PCOS has no cure. Treatment may involve lifestyle changes such as weight loss and exercise. Birth control pills may help with improving the regularity of periods, excess hair growth, and acne. Metformin and anti-androgens may also help. Other typical acne treatments and hair removal techniques may be used. Efforts to improve fertility include weight loss, clomiphene, or metformin. In vitro fertilization is used by some in whom other measures are not effective.

PCOS is the most common endocrine disorder among women between the ages of 18 and 44. It affects approximately 2% to 20% of this age group depending on how it is defined. It is one of the leading causes of poor fertility.


From drsamrobbins.com


What are the symptoms of PCOS?

Canadian Women’s Health Network:

PCOS is a diagnosis given to a cluster or group of symptoms. Different women with PCOS will experience different symptoms with different intensity. The most common symptoms of PCOS are:

  • infrequent or irregular periods (oligomenorrhea);

  • no periods at all (amenorrhea);

  • excessive bleeding during your period (polymenorrhea);

  • enlarged ovaries with multiple small painless cysts or follicles that form in the ovary;

  • skin tags, teardrop-sized pieces of skin that can be as large as raisins and are typically found in the armpits or neck area (acrochordons);

  • a disorder that causes darkening and thickening of the skin on the neck, groin, underarms or skin folds (acanthosis nigricans);

  • thinning hair;

  • excess hair all over the body, including the face (hirsutism);

  • acne;

  • weight gain and obesity;

  • anxiety or depression;

  • increased blood sugar; and

  • infertility (note that not all women diagnosed with PCOS will experience infertility and that appropriate measures should still be taken to avoid getting pregnant if you do not wish to).



If these symptoms sound familiar to you, I encourage you to read more (check out the links below) and to see a health professional.  I’ll talk about my experience in getting diagnosed later.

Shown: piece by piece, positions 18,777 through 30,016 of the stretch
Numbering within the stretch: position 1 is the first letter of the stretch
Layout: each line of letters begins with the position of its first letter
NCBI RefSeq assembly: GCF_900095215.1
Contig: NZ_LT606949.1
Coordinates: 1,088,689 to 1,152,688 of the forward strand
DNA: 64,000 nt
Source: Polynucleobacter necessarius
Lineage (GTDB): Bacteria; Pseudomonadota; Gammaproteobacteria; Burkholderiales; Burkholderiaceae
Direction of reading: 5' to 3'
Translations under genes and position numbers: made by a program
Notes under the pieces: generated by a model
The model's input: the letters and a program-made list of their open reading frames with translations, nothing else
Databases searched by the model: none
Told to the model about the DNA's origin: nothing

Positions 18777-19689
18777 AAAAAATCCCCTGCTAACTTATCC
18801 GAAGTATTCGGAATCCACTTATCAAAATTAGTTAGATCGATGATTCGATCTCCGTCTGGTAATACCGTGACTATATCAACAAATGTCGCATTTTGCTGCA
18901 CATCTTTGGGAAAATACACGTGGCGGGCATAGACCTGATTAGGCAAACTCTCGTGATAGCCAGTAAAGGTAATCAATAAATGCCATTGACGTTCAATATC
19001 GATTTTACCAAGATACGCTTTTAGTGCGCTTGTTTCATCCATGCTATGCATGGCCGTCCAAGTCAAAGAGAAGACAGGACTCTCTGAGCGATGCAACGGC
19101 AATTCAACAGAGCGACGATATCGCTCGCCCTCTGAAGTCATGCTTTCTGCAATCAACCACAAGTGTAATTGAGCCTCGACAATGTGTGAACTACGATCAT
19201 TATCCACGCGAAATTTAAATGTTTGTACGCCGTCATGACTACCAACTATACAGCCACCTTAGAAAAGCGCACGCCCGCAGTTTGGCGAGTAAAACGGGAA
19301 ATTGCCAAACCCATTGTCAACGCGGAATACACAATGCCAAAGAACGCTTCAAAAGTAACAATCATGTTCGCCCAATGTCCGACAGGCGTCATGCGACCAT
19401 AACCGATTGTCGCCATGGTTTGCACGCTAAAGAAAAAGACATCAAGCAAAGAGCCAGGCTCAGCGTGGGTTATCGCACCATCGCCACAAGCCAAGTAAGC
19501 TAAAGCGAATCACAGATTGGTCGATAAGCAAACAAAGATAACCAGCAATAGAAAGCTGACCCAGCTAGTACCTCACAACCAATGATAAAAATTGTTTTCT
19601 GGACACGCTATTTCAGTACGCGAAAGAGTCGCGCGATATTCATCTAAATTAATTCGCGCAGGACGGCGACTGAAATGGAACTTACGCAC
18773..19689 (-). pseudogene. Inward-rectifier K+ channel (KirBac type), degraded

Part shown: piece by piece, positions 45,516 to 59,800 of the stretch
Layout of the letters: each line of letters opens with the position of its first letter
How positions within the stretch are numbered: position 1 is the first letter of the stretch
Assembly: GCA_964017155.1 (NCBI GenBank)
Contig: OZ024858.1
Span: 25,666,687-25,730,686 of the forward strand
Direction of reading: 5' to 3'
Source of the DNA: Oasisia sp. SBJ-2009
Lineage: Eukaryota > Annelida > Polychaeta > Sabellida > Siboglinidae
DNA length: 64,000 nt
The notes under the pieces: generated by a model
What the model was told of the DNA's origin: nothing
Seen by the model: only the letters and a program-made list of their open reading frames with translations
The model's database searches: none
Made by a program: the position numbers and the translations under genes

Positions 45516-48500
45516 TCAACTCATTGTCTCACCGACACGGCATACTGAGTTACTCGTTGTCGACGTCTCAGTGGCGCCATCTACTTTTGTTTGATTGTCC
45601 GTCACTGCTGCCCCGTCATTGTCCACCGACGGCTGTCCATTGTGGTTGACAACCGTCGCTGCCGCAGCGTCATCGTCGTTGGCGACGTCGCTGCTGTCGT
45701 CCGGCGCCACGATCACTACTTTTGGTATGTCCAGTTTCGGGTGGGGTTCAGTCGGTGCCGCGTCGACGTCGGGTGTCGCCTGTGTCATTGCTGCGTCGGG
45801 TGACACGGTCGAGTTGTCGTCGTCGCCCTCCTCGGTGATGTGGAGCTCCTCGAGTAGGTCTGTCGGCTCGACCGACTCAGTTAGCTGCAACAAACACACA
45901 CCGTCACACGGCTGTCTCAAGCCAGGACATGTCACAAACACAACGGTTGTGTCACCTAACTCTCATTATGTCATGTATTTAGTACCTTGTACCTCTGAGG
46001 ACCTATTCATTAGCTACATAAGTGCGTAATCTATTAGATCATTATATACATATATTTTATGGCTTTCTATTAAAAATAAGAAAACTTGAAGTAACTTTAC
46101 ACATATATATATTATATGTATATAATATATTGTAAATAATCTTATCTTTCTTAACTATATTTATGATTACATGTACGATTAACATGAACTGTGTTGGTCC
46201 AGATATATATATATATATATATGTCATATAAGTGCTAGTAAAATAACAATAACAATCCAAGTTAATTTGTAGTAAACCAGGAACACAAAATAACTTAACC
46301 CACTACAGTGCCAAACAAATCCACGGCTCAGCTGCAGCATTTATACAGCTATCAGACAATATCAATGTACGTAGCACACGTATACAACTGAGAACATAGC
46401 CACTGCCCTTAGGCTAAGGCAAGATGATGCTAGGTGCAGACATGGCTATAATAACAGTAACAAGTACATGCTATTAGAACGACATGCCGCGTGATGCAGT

What are the possible health problems associated with PCOS?

PCOS might be a problem of the ovaries, but it changes the body’s hormone levels and can affect the whole body. Untreated PCOS can lead to:

  • Infertility and miscarriage;
  • excessive hair growth;
  • diabetes or pre-diabetes (impaired glucose tolerance) which tends to start at an earlier age;
  • heart disease (such as heart attack and high blood pressure) and higher levels of bad cholesterol;
  • bleeding in the uterus;
  • increased risk of gestational diabetes (diabetes during pregnancy), pregnancy-induced high blood pressure, and premature delivery;
  • sleep apnea (brief periods when you stop breathing during sleep); and
  • slightly increased risk of breast cancer, and
  • increased risk of uterine cancer


For More Information

If this sounds like you, someone you know or just sounds interesting in general and you would like to know more, you can check out:

Canadian Women’s Health Network — PCOS

Mayo Clinic

PCOS Awareness Association

Office on Women’s Health, US Department of Health and Human Services

Hormone Health Network

Dr. Axe — PCOS

Dr. Aviva Romm — PCOS


WikiHow — PCOS


PCOS Nutrition

Famous Women with PCOS

PCOS is one of those conditions that affect millions of people but that has not been the subject of a lot of research and has gone relatively unheard of in contemporary society.  You may be surprised to know that there are a lot of celebrities and bloggers who live with PCOS:

Whitney Way Thore (has often mentioned how PCOS has affected her weight gain)


Jillian Michaels (She’s an example that although many women with PCOS are overweight, there are some who are not.  Some thin women have PCOS.)

Victoria Beckham

Harnaam Kaur (her beard is a symptom of PCOS)

Rose Geil (her beard is also caused by PCOS)

CeCe Olisa

As you can see, PCOS looks different for everyone, including me.

This all perhaps sounds really scary and depressing, and sometimes, it is, but I assure you that I’m not dying (lol), and I actually manage my condition quite well to the extent that I’ve minimized much of the aforementioned symptoms (which I’ll talk more about in my next post).